SUMMARY OF THE INVENTION

The present invention is therefore directed at producing an insulation-filled stud wall which has one open side, namely the interior side. During the process of manufacture, a half-completed stud wall is introduced into an apparatus comprising a backplate and a moveable dam having a removable sheet and a compressible membrane. The exterior sheathing of the stud wall is placed against the back plate. The stud wall is backed with any suitable exterior sheathing, such as asphalt-impregnated fibre board. The removable sheet is draped over the interior of the stud wall. The compressible membrane is placed over the removable sheet and the moveable dam urges the backplate, stud wall, removable sheet and compressible membrane together. The compressible membrane will form a seal between the dam and the studs and will be urged into the wall cavity reducing the volume of the cavity.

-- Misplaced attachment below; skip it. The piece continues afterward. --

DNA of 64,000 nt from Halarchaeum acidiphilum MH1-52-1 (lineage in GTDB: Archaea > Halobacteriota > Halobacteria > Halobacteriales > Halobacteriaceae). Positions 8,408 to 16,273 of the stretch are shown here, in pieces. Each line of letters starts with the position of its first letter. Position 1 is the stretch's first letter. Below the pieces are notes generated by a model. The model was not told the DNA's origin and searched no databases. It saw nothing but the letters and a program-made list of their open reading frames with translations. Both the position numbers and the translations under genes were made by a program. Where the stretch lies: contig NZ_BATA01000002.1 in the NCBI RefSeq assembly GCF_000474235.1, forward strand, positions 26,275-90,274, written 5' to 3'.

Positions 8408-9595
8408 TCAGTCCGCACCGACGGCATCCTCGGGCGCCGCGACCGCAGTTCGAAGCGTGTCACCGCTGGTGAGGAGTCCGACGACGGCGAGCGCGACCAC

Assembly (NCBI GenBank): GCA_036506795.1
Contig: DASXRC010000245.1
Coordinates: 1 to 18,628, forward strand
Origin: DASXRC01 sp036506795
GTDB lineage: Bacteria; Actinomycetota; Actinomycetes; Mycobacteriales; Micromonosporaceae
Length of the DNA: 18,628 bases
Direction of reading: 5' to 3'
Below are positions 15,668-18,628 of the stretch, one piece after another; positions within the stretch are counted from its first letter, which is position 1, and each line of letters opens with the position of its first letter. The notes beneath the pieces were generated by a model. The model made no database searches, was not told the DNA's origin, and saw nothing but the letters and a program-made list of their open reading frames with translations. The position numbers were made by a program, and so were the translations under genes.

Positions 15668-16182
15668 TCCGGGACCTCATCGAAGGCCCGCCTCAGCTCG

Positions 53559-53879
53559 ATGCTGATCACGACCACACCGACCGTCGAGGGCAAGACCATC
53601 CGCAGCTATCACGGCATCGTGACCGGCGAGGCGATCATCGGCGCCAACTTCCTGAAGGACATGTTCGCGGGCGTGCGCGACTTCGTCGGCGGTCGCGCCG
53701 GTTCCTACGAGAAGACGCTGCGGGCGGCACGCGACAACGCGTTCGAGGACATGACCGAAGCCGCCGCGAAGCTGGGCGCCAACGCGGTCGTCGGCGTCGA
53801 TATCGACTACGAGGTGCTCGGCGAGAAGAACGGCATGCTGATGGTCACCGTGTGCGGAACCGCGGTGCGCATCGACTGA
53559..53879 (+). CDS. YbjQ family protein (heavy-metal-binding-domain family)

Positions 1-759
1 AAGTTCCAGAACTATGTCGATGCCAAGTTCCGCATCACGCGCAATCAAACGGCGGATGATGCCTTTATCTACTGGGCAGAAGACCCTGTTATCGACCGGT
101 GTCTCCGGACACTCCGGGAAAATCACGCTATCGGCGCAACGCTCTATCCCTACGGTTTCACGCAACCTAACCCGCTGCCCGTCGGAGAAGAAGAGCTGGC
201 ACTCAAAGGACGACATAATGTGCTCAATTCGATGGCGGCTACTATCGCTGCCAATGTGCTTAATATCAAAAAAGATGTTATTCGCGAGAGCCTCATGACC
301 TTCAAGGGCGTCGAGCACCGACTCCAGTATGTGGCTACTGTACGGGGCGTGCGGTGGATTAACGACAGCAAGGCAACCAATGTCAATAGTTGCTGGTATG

As will be explained in greater detail herein, a foam or foam-forming mixture is introduced between the sheathing and the moveable dam having the removable sheet and the compressible membrane which is temporarily positioned against the interior side of the studs. The foam or foam-forming mixture is introduced by a "spray-pour" method. In this type of method, a spray-type urethane foam is injected between the exterior sheathing and the dam using an atomizing spray nozzle having a tube to direct the trajectory of the spray. The foam is then permitted to rise freely between the sheathing and the dam and is allowed to set.